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First Posted: 1/28/2014

The Internet can be a great source of information, particularly for tidbits on every upcoming movie, TV show, and comic book in existence, but that doesn’t mean you should believe every little thing you read.

Case in point: a casting call website recently posted the supposed plot details of the new “Fantastic Four” reboot Fox is planning…

“‘The Fantastic Four’ will tell the story of two very young friends, Reed Richards and Ben Grimm. After an event transforms the boys, they find themselves empowered with bizarre new abilities. Reed becomes a scientific genius who can stretch, twist and re-shape his body to inhuman proportions. Ben becomes a monstrous, craggy humanoid with orange, rock-like skin and super strength. However, the two end up being owned by the government and used as weapons. But after they mature, two others with powers come into the picture – Sue Storm ‘The Invisible Girl’ and Johnny Storm ‘The Human Torch.’”

This little paragraph sent comic nerds into a frenzy, largely criticizing how far from the original source material this story strays. As if fans didn’t suffer enough through Fox’s first two mediocre attempts in 2005 and 2007, now we have to deal with this? Well, apparently not.

Director and co-writer Josh Trank, famous for his 2012 box office hit “Chronicle,” quickly shot down the rumor on Twitter, though other big changes to the comics seem to be sticking – Michael B. Jordan, who starred in “Chronicle,” may be cast as the Human Torch, according to much more reliable sources, making him the first African American Johnny Storm. Considering he is Sue’s brother, will they be changing her race as well?

I’ll wait for some official confirmation before I go ahead and debate this decision (though I must say it worked well for Michael Clarke Duncan as the Kingpin in “Daredevil”), and as other casting rumors swirl, I have to simply walk away from my computer, as tempting as it is to start ranting and raving every time a new piece of information leaks out. Frankly, I’m much more excited about “Doomed: The Untold Story of Roger Corman’s ‘The Fantastic Four,’” a forthcoming documentary about the famous B-movie director’s low budget FF movie that never saw the light of day (except on the Internet and overpriced bootlegs at comic cons). Why? Because sometimes the story behind the scenes ends up being more interesting than the polished scenes on screen.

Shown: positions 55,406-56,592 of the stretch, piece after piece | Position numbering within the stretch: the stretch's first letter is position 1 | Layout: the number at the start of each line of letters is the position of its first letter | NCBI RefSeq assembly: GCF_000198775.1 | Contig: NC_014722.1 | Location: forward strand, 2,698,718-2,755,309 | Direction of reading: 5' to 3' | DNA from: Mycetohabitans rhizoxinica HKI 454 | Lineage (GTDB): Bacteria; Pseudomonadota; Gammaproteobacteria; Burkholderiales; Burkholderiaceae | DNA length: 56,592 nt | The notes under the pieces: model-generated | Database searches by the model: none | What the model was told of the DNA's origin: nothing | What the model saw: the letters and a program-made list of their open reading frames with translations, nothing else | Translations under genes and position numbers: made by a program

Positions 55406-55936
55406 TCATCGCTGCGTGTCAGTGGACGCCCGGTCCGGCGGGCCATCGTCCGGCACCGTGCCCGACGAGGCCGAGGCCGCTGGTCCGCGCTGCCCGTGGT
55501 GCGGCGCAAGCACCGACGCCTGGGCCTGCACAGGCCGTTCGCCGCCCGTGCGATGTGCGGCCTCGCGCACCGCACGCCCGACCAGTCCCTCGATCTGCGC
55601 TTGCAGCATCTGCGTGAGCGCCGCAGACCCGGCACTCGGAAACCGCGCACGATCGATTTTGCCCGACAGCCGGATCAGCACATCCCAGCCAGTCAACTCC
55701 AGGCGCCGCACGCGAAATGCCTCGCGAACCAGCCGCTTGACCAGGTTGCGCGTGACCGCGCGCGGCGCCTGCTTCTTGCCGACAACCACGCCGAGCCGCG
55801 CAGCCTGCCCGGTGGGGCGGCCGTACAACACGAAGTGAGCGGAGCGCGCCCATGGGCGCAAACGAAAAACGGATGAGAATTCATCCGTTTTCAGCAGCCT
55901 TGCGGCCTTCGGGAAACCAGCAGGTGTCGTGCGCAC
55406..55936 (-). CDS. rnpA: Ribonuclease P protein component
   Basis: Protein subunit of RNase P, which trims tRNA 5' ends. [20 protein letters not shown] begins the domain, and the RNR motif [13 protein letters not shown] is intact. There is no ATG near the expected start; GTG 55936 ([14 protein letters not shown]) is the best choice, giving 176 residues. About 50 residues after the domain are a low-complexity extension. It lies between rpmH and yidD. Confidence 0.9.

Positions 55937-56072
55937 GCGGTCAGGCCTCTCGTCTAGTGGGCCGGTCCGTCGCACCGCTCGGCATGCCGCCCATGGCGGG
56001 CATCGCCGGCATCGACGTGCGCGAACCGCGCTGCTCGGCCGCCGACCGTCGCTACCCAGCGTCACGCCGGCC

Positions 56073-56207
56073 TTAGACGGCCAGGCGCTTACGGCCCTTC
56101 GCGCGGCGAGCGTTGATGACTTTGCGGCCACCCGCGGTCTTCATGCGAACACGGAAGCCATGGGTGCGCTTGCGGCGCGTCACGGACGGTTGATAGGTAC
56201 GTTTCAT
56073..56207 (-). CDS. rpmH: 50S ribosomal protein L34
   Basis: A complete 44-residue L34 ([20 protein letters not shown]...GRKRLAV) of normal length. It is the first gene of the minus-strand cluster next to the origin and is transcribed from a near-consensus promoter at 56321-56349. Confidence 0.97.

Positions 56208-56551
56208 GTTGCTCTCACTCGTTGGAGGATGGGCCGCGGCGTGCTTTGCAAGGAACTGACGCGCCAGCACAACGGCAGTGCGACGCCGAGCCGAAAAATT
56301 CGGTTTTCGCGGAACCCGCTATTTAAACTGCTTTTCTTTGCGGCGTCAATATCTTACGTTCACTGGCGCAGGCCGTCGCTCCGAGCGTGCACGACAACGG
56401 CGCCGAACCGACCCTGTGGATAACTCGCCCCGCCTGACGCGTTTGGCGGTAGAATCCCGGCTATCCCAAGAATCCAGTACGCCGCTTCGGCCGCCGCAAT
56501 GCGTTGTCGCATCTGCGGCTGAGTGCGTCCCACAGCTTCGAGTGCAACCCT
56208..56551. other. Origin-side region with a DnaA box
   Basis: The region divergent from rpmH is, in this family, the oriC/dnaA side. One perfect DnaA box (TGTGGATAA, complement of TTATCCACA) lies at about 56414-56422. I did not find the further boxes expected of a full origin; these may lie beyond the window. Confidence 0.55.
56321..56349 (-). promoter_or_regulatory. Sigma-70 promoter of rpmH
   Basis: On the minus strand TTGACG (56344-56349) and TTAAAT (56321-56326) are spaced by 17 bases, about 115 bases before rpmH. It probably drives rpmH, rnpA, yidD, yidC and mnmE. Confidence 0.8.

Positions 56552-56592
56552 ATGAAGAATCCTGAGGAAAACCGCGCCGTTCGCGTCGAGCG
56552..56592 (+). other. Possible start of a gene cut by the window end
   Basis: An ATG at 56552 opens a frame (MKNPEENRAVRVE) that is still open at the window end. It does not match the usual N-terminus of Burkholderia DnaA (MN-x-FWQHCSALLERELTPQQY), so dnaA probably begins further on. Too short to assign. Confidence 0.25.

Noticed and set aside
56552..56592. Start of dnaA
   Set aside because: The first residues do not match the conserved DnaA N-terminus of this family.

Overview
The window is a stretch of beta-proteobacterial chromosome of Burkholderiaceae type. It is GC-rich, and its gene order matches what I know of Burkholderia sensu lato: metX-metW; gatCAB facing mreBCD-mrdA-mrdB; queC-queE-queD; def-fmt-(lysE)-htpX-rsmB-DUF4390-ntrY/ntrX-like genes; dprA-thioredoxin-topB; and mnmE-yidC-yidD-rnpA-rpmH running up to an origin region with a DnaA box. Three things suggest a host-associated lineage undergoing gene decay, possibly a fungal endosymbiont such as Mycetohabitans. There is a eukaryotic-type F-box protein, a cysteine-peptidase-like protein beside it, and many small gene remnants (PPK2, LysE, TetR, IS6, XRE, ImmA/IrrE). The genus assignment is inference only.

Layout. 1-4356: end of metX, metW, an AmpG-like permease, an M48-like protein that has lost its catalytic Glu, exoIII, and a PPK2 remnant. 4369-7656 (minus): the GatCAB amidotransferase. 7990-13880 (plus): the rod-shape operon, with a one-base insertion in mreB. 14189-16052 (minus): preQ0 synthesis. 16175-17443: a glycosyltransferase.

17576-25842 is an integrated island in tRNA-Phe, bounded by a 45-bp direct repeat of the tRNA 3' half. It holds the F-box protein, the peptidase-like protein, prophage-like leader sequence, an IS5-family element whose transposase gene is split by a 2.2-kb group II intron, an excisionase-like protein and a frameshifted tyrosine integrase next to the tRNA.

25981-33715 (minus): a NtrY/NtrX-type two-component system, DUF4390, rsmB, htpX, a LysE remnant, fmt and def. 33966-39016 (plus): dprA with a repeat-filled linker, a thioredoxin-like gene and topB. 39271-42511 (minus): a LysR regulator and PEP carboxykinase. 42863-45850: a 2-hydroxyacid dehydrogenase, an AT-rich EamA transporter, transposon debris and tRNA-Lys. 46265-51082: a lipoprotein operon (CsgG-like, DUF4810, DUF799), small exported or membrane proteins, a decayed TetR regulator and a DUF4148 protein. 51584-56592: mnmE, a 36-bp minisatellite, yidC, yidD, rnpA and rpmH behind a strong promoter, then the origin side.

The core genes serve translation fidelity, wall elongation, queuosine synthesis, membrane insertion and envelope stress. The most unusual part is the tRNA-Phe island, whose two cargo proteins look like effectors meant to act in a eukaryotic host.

Maybe that’s why I am one of those geeks who has to have the latest update on every superhero movie as it nears completion. If a movie is good, why was it good, and if it’s bad, what went wrong? The story of this new reboot has been an interesting one so far – now they want Josh Gad from “Frozen” to play the Thing? Nah, Trank shot that one down too. The “what ifs” and “could have beens” fuel these in-depth discussions of how those sacred texts we call comics should be handled, though most people do not take into account budgets, investors, production issues, egos, and a million other things that go into a film before it’s released. If you’ve ever questioned any decision in any final product you’ve ever watched, take note that at least a dozen people had a hand in that choice at any given time. And have you ever read any fan fiction? Maybe the “experts” don’t always know best.

In the end, people will believe what they want to believe. As Trank takes on his second (potential) blockbuster at only 29 years old, I feel bad that he’s going to endure heat for every single bit of information released about this project when, judging by other filmmakers who work with Fox, he has much bigger obstacles ahead than pleasing fanboys. I admit, I was pretty peeved when I read that synopsis the other day, but then I realized that we’re at least another year away from its scheduled release and anything – and I do mean anything – can happen in between.

At one point in time, Tom Cruise was rumored to be Marvel’s top pick to play Iron Man. We dodged that bullet (or maybe deflected it, in this case), and Trank is likely dodging many more at the moment. Let’s not add to that mess with our own projectiles. Instead, let’s just wait for a trailer and hope for the best. In our upright armchair position, that’s about all we can do.

-Rich Howells is a lifelong Marvel Comics collector, wannabe Jedi master, and cult film fan. E-mail him at